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How to green your data centers and save money

Rebecca Merrett | April 7, 2014
SAP's global CIO, Björn Goerke, talks about different tools and techniques he is using to green the cloud provider's data centres worldwide and drive down power costs. The large enterprise software company wants to run its 16 data centres worldwide on 100 per cent renewable energy.

"That's how we make sure we get the best utilisation out of the hardware that's sitting there creating heat and consuming energy."

SAP HANA data centre in Sydney

With the new Australian Privacy Principles that went into effect last month, Goerke says data sovereignty concerns from Australian customers is what lead SAP to establish a local data centre.

The new Australian Privacy Principles state that Australian organisations cannot simply point the finger at offshore cloud providers if a breach were to occur, as they need to make sure their offshore provider has taken "reasonable steps" to comply with the local laws.

Goerke says he takes several measures to ensure the safety of the data in SAP's data centres. Some of these include encrypting data at rest as well as during transit, having customers do specific audits of their solutions, getting regular audits from external parties to get certified in accordance with national standards, creating several layers of defence inside the data centre, regularly training security staff, and monitoring 24x7 via security centres worldwide.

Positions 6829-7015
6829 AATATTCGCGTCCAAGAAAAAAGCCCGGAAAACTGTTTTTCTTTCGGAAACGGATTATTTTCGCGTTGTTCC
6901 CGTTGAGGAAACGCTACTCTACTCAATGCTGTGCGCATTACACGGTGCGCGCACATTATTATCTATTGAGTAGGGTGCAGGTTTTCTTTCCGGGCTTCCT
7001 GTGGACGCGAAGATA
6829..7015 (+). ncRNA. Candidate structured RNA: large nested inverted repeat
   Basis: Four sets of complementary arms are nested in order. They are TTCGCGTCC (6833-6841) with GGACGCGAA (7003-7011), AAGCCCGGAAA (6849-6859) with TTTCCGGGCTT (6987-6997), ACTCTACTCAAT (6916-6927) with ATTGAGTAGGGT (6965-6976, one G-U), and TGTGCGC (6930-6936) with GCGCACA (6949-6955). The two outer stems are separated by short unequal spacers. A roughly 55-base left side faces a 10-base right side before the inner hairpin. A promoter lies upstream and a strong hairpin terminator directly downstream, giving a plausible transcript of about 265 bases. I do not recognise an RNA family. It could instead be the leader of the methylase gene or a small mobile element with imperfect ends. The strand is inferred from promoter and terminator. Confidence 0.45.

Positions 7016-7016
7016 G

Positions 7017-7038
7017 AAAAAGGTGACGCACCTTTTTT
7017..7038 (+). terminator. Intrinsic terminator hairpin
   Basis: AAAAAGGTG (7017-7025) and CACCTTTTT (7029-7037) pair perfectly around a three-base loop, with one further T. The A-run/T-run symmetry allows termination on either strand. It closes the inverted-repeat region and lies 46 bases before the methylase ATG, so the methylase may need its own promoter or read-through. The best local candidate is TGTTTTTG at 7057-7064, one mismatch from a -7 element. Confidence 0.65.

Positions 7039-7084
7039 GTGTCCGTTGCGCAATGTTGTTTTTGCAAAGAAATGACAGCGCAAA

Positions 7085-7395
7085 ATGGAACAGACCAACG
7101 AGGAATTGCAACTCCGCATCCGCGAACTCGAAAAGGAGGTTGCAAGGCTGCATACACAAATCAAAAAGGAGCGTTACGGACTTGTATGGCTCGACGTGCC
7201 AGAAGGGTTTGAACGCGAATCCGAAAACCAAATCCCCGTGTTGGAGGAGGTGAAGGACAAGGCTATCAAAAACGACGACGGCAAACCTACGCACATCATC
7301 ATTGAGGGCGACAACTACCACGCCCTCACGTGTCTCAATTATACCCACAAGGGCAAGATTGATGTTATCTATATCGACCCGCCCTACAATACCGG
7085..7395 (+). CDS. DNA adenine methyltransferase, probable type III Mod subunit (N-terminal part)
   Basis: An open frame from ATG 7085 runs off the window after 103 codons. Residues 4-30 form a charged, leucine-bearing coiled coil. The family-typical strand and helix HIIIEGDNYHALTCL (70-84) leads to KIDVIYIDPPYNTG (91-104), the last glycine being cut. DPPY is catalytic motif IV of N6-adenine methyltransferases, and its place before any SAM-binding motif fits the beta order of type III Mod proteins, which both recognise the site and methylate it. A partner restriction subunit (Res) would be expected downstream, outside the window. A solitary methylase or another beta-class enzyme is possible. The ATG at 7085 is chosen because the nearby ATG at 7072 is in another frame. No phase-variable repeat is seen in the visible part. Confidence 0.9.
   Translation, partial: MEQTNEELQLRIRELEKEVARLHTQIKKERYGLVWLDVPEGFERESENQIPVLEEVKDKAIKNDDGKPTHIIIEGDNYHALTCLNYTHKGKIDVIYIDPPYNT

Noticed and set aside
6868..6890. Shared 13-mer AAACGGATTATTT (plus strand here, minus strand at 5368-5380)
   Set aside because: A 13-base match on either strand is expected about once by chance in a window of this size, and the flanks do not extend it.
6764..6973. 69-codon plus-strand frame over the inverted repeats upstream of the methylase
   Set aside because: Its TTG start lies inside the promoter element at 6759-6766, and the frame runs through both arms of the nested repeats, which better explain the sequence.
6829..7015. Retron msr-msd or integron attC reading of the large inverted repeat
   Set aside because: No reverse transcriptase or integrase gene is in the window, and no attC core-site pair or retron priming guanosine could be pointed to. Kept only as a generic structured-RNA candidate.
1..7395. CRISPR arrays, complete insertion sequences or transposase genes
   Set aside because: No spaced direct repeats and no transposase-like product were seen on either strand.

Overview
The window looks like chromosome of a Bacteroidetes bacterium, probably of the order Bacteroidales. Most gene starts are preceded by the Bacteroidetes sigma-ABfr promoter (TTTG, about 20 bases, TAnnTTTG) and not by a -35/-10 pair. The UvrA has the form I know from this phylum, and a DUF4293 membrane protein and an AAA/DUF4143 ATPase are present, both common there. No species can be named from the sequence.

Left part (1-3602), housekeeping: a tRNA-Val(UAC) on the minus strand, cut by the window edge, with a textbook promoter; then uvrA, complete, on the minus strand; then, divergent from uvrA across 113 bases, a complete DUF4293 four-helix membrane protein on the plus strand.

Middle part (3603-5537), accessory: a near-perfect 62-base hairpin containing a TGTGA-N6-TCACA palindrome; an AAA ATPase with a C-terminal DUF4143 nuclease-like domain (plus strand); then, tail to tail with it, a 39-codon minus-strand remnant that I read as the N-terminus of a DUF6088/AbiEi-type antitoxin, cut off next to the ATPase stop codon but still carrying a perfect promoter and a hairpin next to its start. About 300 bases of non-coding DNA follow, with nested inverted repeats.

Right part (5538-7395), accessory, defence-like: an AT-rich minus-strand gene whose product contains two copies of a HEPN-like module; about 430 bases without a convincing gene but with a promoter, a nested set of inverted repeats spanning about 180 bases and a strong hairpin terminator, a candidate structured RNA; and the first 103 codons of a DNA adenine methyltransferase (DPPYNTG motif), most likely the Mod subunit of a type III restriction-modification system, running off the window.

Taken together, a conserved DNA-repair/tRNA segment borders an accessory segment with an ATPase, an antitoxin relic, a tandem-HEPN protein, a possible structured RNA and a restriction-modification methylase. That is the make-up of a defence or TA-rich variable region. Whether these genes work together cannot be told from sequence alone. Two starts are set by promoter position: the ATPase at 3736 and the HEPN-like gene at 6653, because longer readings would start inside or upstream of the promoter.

"SAP also has a data privacy officer who covers not only our internal data privacy aspects but also for our solutions portfolio," he says. "And when we work with partners or suppliers, we make sure the corresponding requirements are fulfilled by the partner."

Goerke is also planning a second data centre in Australia for disaster recovery.

BYOD and wearables

SAP has provided about 75,000 devices to staff worldwide, with another 6,000 being brought into the workplace by employees. Of the 6,000, 289 devices are from Australian and New Zealand employees, with a staff base of about 900.

"Most of it is iOS, but people do have a choice; we have an internal catalogue where people can choose a device," Goerke says, "That could be iOS, Samsung Android, Windows Phone, BlackBerry even though BlackBerry is somewhat on the decline.

"We use our own mobile device management software Afaria for all the devices, and we are able to wipe the devices if an employer chooses to leave the company or loses the device."

Goerke is also a wearable tech fan, being a big user of the Jawbone fitness band. He says it's like a "Tamagotchi thing for adults".

"It changes behaviour, it changed my behaviour. Some days I'm just sitting in meetings and not walking a lot. When I check my device and realise I've only done half of the steps I should have done I go for a walk just to make sure I meet the goal to get the well done'. You link up with friends and family and it becomes a competition. So it's like gamification," he says.


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